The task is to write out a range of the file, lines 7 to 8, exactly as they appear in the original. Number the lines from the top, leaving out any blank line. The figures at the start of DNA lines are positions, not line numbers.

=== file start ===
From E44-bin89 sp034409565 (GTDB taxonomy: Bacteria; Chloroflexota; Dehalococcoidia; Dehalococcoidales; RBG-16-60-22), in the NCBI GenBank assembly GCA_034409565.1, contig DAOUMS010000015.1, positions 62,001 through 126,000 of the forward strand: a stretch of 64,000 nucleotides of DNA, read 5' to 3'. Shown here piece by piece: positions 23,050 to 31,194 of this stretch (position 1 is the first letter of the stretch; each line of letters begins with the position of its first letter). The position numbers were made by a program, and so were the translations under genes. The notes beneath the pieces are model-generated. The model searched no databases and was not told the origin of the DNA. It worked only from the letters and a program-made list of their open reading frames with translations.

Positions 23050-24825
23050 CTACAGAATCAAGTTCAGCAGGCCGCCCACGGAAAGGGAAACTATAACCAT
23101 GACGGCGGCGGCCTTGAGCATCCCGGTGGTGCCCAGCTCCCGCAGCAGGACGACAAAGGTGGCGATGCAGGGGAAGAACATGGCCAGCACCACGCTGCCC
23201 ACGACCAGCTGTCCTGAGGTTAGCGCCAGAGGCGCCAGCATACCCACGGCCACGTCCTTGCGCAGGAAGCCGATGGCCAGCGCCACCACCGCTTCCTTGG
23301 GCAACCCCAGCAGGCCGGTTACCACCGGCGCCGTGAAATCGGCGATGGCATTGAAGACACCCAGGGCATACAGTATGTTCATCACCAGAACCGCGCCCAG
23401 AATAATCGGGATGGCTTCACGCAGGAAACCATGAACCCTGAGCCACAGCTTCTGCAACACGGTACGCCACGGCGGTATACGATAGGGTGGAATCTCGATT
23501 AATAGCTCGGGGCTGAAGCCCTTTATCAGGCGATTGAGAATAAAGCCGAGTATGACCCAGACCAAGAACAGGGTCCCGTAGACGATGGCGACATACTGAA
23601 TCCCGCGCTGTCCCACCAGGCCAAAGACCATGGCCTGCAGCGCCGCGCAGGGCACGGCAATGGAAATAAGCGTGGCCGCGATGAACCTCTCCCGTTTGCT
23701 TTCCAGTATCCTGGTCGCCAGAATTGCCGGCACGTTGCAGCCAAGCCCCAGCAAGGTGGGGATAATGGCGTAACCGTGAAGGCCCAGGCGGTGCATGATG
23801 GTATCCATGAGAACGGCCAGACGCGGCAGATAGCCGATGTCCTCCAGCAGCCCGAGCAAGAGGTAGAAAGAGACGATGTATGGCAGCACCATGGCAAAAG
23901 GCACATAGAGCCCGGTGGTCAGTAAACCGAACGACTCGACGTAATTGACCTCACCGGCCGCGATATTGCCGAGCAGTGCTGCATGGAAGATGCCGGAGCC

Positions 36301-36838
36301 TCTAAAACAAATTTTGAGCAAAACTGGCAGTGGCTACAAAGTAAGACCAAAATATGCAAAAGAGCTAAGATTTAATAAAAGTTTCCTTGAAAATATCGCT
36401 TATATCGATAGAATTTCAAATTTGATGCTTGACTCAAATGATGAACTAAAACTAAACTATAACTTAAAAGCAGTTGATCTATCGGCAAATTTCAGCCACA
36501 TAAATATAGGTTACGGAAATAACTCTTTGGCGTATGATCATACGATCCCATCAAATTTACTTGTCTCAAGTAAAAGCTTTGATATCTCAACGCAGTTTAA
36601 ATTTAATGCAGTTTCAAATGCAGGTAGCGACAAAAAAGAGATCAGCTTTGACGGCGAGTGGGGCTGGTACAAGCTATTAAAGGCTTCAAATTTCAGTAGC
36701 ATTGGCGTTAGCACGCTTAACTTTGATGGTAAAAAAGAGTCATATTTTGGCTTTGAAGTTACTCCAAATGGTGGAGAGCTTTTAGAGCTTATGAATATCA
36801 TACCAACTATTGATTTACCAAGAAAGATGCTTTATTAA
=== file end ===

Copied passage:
23401 AATAATCGGGATGGCTTCACGCAGGAAACCATGAACCCTGAGCCACAGCTTCTGCAACACGGTACGCCACGGCGGTATACGATAGGGTGGAATCTCGATT
23501 AATAGCTCGGGGCTGAAGCCCTTTATCAGGCGATTGAGAATAAAGCCGAGTATGACCCAGACCAAGAACAGGGTCCCGTAGACGATGGCGACATACTGAA